On a side note, it’s very important for travelers to insist upon receiving the entire travel stipend from their original contract when they are negotiating an extension. There are recruiters out there who will try to claim that the second half of a travel stipend is not payable unless you are actually traveling. So, if you’re extending, they’ll try to avoid paying the second half of the original travel stipend and add it to the end of the extension instead. This should not be tolerated.

Credentialing Costs and Extension Contracts

There is often a difference in credentialing costs between the original contract and the extension contract. Credentialing costs include the costs of drug screens, medical exams, licensure, certifications and other costs incurred in getting the traveler compliant for the contracted facility. However, this issue is trickier than the travel stipend.

Different agencies handle this cost variable in different ways. Some agencies attribute the entire cost to individual contracts while other agencies spread the costs evenly over all of their contracts by adding a “general burden” to every rate sheet.

Before we continue, it’s important to note the nuances at play with credentialing costs. When an agency brings on a brand new traveler, they’re going to incur higher credentialing costs because they have nothing on file for the traveler. Many of the credentials that the agency pays for will be valid for at least a 1 year period. Why is this important?

Well, once the agency has the traveler compliant for one assignment, they’re pretty much going to have the traveler compliant for all assignments. There maybe an extra document here or there for a new facility (drug screens for example), but for all intents and purposes, the agency has a compliant file. So even if the agency places the traveler at a new assignment, as opposed to an extension, they’re still not going to incur much in the way of compliance costs.

With that in mind, let’s look at how agencies handle this cost variable. For example, let’s say that an agency incurs $250 in costs to get a new nurse compliant. One agency might factor this cost into every new traveler’s rate sheet when calculating the rate for the original contract. Of course, they’re going to incur more credentialing costs over time if they continue to work with the traveler as various items expire. Each time they incur a new cost, they’ll factor it in to the traveler’s contracted rate. This can be very cumbersome and opens the agency up to the risk of missing costs.

As a result, many agency’s opt for the simpler solution of adding a burden to every contracted rate that covers the cost of credentialing. For example, the agency may assign a $100 burden to every rate sheet or a .5% burden to every rate sheet in order to cover the costs associated with credentialing.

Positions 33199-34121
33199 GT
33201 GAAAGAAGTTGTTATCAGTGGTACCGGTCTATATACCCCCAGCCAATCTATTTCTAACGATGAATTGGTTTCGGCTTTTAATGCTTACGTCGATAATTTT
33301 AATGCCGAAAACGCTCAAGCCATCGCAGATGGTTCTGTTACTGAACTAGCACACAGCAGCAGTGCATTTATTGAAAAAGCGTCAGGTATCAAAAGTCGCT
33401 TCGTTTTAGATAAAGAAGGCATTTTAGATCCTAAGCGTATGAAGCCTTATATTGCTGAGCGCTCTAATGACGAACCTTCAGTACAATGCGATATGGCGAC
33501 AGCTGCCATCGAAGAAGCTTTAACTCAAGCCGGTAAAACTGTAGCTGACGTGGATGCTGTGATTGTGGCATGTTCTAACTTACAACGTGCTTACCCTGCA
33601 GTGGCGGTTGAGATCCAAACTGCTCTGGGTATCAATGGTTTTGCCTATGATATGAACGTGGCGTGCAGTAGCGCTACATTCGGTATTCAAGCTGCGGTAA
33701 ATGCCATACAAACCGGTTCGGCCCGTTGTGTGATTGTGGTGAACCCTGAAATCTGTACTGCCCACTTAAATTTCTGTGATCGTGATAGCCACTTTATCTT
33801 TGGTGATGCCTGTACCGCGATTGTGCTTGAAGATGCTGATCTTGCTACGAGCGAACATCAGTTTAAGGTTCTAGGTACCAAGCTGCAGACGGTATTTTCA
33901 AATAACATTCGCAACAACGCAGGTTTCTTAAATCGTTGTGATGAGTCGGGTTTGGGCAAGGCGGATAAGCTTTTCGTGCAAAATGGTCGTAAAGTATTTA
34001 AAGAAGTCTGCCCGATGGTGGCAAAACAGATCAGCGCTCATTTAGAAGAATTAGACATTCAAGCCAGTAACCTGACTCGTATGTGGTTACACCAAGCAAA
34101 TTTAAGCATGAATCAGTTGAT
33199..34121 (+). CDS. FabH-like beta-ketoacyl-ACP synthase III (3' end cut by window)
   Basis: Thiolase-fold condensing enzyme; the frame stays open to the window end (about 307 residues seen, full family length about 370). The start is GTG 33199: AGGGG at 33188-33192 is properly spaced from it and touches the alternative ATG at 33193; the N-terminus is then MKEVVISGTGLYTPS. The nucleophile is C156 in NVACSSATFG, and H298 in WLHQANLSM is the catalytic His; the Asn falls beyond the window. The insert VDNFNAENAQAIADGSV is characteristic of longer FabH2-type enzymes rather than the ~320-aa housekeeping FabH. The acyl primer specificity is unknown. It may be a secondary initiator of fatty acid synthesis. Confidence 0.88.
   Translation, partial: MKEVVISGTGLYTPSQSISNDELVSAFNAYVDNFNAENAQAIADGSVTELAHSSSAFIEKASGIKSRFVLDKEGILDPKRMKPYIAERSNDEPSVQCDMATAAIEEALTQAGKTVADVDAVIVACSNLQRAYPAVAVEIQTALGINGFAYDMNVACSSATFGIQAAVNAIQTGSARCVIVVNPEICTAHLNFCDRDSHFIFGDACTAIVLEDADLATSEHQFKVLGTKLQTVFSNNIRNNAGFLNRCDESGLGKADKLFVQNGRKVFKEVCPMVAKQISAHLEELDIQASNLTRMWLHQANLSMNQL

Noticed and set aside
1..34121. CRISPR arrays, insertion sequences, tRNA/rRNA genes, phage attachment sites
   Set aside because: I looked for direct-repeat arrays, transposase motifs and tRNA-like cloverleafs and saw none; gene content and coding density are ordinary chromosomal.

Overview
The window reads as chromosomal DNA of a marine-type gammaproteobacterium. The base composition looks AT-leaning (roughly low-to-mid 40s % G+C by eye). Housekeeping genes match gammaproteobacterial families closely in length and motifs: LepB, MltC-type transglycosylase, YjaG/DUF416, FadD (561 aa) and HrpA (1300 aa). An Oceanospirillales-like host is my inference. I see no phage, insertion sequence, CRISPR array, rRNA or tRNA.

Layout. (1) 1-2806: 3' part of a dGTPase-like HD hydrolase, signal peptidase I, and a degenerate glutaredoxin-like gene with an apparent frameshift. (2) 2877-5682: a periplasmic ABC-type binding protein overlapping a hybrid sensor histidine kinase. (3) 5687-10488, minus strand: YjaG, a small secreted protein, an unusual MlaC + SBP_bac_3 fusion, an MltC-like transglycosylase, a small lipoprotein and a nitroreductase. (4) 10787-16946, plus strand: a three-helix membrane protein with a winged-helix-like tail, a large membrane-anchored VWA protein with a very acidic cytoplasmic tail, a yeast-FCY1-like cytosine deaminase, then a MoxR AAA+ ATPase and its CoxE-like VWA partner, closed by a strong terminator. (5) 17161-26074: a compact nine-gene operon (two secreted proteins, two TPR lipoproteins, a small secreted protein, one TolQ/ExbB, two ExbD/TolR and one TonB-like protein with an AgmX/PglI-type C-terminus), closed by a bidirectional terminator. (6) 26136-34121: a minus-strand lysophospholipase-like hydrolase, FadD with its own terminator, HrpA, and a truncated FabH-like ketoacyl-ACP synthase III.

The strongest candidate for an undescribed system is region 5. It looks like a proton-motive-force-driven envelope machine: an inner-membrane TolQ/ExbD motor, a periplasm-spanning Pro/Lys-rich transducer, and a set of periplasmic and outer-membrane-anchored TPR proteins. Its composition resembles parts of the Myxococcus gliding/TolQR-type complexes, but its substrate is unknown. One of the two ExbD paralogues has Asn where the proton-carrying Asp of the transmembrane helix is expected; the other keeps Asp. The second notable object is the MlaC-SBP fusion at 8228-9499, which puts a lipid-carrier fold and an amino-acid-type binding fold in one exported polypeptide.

Unfortunately, travel nurses really have no way of knowing which method an agency uses. If the first method is being used, then it’s justified to expect additional  compensation for this variable on extension contracts. However, if the agency uses the second method, then there really shouldn’t be a difference between the original contract and the extension contract.

Time and Resource  Expenditures on Extension Contracts

Another cost variable that differs between the original contract and the extension contract is the agency’s time and resource expenditure. On the original contract, the agency may have incurred any or all of the following time expenditures:

  1. Time to recruit the new candidate.
  2. Time to get the candidate’s profile ready for submission
  3. Time to locate potential assignments and discuss rates
  4. Time to get all the paperwork ready for the assignment
  5. Time to locate and secure housing
  6. Time to arrange for travel
  7. Time to communicate all details with traveler and facility

The extension contract will undoubtedly take far less of the agency’s time and resources to secure. Typically, it’s simply a matter of negotiating the extension contract and sending the facility a confirmation.

Now, it’s possible that agencies rely on the time and resource savings realized on extensions to make their businesses viable. However, one thing is for certain. The higher an agency’s retention rates, the lower their costs per traveler are. It’s flat-out less expensive to keep a current employee than it is to hire a new one.

What does all this mean for travelers and agencies?

Travel nurses should definitely be mindful of the differences between the original contract and extension contracts. Pay very close attention to the travel stipend. Make sure that you request an equivalent amount for your extension contract. It represents money that the agency is certainly capable of paying as indicated by the fact that they’ve already paid it.

Meanwhile, taking a more flexible approach to the credentialing and resource cost differences is warranted for travelers. Use them as bargaining chips to try and get a little extra if you can. But be mindful that the agency you’re working with may not necessarily be taking advantage of you if they don’t provide additional compensation for these variables.

Finally, agencies should understand that this issue is important for many travelers. Many agencies do indeed offer extension bonuses and loyalty perks because they understand the value of higher retention rates. So if your competitors are doing it, maybe you should to. Ultimately, it makes more financial sense to provide the traveler with an equitable extension package than it does to find a new traveler.

As always, please share your questions and comments in the comment section below.